After two years with Merrimack, Emery was terminated because of his unsatisfactory sales performance. Within a few months of his termination, Emery was hired by BMD a division of Woodmaster, Inc. BMD, like Merrimack, sold millwork in New Hampshire, and was thus in competition with Merrimack. Emery was initially compensated at the rate of $175 per week, but plans were being developed whereby Emery would manage an expanded millwork division of BMD, and be paid a yearly salary of approximately $20,000.
Shortly after starting work with BMD, Emery met by chance Everett Shea, foreman of Chauncy Construction, at a Friendly's restaurant. Emery told Shea that he could not sell millwork to Chauncy Construction because this firm was a customer of Merrimack. Shea, however, indicated that he had not bought from Merrimack for a few months, that he was feuding with Merrimack over certain items, and that if Emery would not sell to him, Shea would buy from Diamond Lumber, another competitor of Merrimack. Emery then sold millwork, totalling approximately $4,000 to Chauncy Construction. Another customer of Merrimack, Art Vickers of A & F Construction, called Emery, not knowing that he was employed by BMD. Vickers indicated that A & F could no longer buy millwork from Merrimack because of credit problems. Emery attempted to have one of A & F's owners call Merrimack's credit manager, but eventually sold about $8,000 worth of BMD millwork to A & F.
During September and October of 1979, Derderian received information from one of Merrimack's sales representatives, Steven Bogosian, that there had been contact between Emery and certain customers of Merrimack whom Emery had serviced while employed by Merrimack. Derderian consulted with Merrimack's counsel, John A. James, Jr., who on October 23, 1979, sent a letter (the "James" letter) to the President of BMD's parent company. This letter stated in pertinent part:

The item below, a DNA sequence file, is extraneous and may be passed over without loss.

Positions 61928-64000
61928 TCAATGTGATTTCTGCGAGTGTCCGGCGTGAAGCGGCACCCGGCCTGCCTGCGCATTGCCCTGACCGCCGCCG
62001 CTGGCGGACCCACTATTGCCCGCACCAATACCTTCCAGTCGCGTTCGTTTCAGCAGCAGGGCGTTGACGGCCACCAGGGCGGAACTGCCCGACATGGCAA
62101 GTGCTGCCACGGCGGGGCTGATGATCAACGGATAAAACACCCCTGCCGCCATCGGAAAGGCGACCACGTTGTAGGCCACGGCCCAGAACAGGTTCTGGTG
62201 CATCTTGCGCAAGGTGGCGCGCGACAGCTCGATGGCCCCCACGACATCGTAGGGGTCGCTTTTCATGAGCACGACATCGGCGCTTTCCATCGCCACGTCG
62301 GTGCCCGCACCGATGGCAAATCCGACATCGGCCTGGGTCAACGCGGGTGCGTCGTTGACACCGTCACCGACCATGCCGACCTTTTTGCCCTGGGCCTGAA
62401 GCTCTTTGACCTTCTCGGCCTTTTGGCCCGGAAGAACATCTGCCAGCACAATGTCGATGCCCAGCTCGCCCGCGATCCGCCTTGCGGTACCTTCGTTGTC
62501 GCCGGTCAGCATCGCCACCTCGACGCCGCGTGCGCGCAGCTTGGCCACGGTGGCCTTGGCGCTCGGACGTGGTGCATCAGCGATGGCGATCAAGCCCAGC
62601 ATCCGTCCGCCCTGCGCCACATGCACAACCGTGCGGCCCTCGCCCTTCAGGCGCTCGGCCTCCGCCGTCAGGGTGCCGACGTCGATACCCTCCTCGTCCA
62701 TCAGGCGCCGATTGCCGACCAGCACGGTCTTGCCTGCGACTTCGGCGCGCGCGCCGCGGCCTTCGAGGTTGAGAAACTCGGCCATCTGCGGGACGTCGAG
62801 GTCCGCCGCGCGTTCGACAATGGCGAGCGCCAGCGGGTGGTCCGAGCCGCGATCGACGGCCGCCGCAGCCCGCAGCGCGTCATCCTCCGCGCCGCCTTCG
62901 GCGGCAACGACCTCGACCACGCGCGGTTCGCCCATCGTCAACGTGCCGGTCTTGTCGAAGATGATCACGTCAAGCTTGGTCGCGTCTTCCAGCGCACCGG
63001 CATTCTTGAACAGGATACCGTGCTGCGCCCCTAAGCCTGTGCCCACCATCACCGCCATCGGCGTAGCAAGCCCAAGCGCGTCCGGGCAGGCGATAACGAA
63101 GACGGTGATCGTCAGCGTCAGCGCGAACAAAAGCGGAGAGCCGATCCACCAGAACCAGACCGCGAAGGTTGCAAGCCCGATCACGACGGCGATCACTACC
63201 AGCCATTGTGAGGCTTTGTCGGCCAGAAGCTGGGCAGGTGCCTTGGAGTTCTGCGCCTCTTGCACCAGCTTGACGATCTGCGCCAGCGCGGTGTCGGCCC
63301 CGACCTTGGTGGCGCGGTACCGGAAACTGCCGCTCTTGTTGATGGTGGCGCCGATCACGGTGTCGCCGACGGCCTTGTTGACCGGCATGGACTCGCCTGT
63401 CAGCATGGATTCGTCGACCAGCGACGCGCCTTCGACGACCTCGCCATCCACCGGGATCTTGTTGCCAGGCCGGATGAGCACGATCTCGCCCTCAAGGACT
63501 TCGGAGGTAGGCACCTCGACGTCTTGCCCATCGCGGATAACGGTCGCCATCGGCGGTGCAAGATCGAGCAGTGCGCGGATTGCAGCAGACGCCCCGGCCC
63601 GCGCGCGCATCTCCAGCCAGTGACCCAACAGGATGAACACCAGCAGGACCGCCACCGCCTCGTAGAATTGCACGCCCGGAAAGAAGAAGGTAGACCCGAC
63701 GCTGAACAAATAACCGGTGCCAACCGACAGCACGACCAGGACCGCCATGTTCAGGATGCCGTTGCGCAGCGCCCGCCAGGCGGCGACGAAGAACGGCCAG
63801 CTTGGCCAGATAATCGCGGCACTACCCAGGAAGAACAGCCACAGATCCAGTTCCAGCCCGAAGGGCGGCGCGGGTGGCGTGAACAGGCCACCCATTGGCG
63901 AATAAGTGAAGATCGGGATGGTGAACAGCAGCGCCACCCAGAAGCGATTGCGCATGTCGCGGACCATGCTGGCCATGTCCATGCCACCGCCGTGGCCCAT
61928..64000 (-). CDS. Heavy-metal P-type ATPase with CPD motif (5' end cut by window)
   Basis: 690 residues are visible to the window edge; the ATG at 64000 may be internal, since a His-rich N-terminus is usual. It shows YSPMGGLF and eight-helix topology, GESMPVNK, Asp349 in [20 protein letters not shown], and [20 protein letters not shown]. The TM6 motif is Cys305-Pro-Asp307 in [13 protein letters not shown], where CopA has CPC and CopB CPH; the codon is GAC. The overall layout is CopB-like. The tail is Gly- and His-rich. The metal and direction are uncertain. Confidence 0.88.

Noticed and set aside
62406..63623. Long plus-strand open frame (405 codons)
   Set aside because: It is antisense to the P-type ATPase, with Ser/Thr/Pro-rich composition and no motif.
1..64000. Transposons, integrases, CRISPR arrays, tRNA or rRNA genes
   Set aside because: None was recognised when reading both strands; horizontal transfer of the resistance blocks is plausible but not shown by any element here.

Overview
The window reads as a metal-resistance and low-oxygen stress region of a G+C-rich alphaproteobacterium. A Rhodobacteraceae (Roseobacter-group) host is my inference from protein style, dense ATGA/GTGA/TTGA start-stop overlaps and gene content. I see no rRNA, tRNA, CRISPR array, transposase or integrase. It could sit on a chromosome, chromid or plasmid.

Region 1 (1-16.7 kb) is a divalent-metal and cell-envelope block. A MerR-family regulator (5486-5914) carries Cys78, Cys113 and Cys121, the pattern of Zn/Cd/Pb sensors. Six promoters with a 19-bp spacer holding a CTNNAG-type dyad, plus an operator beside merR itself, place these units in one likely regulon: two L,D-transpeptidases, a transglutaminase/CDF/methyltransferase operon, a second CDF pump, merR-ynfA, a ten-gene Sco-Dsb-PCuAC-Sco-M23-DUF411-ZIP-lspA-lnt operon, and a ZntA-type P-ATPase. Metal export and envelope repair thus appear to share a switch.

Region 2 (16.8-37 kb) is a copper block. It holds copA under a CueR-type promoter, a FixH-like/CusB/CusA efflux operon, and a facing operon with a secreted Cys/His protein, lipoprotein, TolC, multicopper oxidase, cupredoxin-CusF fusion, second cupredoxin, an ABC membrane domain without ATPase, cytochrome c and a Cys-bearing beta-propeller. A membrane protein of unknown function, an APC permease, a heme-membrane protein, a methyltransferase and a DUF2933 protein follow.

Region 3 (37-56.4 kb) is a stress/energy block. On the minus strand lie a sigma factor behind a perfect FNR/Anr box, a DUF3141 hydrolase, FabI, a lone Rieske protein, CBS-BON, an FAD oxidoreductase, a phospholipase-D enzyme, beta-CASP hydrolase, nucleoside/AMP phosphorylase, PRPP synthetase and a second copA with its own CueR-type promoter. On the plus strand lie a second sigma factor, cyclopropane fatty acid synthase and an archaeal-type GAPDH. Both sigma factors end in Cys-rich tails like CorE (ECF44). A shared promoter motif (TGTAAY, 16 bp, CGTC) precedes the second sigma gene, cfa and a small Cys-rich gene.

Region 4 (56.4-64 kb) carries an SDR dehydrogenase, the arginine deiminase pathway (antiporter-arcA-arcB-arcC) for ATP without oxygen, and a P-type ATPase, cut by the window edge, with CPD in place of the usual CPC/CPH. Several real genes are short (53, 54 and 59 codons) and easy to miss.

It has come to our attention that you have employed one Leslie R. Emery of Freemont, New Hampshire as a salesman. It has also come to our attention that Mr. Emery has been contacting and selling building products to customers of my clients.
Mr. Emery is presently under an employment agreement which prohibits him from soliciting business from customers of Merrimack Valley Wood Products, Inc. and American Cabinet Corporation for one year after the date of the termination of his employment.
You are hereby advised that it is my present intention to take all necessary stemps [sic] to prevent your intentional interference with the contractual relationship between Mr. Emery and my clients.
Please have your representative call me as soon as possible.
Upon receiving this letter, BMD gave Emery two weeks to try to resolve his problem, and suggested contacting Merrimack. Emery called Derderian, asking if some arrangement could be made so that Emery could return to work with BMD. According to Emery, Derderian responded, "No, that's tough. You signed the contract, and that's got to be the way." 1 Emery then contacted Attorney James, who said that he would contact Derderian. Emery again contacted Derderian and was told that James had not spoken with Derderian and that "things would definitely not change." Because Emery had not been able to come to an agreement with Merrimack, BMD terminated Emery, informing him, however, that "[a]s soon as you clarify it [the effect of the covenant not to compete], call us and we will resume where we left off, but until then we can't do anything." 2
Emery filed a diversity action in April 1980, alleging that Merrimack had intentionally and maliciously interfered with his existing and prospective contractual relations. Such a tort action is recognized in New Hampshire, 3...